2. Enabling younger and older people to develop the skills and tools of organizing work and leadership development, side by side, so that in the process they can learn to work together, learn to respect each other, and overcome the fear and suspicion of each that is deeply rooted in the culture. This principle means that each young person and adult has the opportunity and obligation to bring his skills and develop his weaknesses for the betterment of the collective. The right tension depends then on the positive and negative expectations one has for self and others. For example, a student may have higher expectations for himself (+) and but has a teacher with lower (-), leading to a (+-) relationship. This dynamic happens just as readily in the opposite direction as well. As a result, energy and strategies for skill development and creation of goals are misaligned and destructive tension rules. Maintaining creative tension in intergenerational work means nurturing collaborative partnerships that build upon inequitable skills, with youth and adults both learning from and teaching each other.
The roots of this dynamic between youth and adults, however, are deeply rooted in our culture, so addressing them effectively is indeed counter-culture and demands fidelity and consistency, and a touch of a counter-cultural spirit.
3. It is often necessary to create a learning process and a work strategy that ensure younger people develop the capacity to do the work without being intimidated, overrun or outright controlled by the older people in the group. “Control” and “exercise of authority” are great temptations for older people, even for those who have long been in the struggle and strongly believe in the intergenerational model. Culturally, young people are taught to defer power to adults and adults are typically rewarded personally and professionally for acquiring power. It is deeply rooted in our education systems and our economy. So, breaking out of that dynamic does not happen quickly or easily. Having a shared intergenerational model and shared understanding of and commitment to the resulting creative tension is critical for the work to take root. It cannot be ad hoc. Young people and adults both need to own it, respect it, celebrate it, and call on it when they feel that it is not being executed with fidelity.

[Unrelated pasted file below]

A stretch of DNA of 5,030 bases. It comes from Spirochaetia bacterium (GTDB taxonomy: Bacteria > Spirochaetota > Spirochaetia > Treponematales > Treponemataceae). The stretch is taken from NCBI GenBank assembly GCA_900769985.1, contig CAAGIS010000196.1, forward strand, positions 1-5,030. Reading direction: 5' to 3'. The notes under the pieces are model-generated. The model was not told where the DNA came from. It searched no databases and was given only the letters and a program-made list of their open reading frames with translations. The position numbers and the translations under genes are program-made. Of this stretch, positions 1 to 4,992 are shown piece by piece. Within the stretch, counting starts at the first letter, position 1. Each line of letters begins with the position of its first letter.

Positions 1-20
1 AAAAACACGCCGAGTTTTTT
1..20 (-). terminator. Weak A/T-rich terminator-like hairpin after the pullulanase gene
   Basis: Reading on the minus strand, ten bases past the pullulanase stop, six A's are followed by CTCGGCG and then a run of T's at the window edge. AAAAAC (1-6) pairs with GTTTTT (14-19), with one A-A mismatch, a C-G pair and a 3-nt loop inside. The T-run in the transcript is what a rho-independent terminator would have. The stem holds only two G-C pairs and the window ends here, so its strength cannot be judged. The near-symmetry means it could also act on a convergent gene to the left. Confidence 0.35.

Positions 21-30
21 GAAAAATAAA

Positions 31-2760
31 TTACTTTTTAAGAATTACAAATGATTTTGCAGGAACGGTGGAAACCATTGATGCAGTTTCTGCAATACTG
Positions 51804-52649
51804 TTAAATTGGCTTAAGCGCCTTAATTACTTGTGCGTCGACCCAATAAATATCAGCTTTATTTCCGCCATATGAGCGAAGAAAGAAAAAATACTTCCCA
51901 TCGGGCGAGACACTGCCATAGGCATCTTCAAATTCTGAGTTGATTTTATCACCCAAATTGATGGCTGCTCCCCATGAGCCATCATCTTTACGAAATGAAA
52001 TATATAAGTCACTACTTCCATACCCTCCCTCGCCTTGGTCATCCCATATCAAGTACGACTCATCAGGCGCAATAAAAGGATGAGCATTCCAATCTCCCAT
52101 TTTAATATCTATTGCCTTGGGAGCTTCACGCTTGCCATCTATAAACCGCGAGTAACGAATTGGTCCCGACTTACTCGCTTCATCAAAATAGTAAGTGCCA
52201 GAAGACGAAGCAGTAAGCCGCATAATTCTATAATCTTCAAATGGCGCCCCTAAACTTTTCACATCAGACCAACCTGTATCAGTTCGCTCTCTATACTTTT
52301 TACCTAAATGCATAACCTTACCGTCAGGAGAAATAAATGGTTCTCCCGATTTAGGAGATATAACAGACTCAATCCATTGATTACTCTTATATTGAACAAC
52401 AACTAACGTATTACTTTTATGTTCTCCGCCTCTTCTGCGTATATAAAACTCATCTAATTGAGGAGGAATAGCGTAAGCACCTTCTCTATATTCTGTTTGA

There are some important assumptions that are inherent to this work:
In our next blog we will focus on a couple of case studies where creative tension and effective intergenerational work have improved school climate and outcomes.
Written by: Anderson Williams, Teri Dary, and Terry Pickeral
originally published by the Learning First Alliance
The problem with public education is that there isn’t enough tension. The other problem with public education is that there’s too much tension. And, perhaps the biggest problem is that both of these are correct; and we don’t distinguish between creative tension and destructive tension.
Without distinguishing between the two, we cannot intentionally build structures and relationships that create the systems our students need: systems of shared leadership, strategic risk-taking, and mutual responsibility. Systems of creative tension. Instead, we more commonly build top-down structures that generate destructive tension and bottom-up structures to avoid, relieve, or push back against them.
At all levels and relationships, public education is replete with destructive tension. Whether it’s the policymaker focusing on test scores he has no control over, the School Board trying to improve classroom practice it has no experience with, or the district administrator trying to empower principals who have systematically been disempowered, we lack the structures and processes to support creative tension. So, our tension becomes destructive, structural stress, which becomes a self-fulfilling and redundant system of production.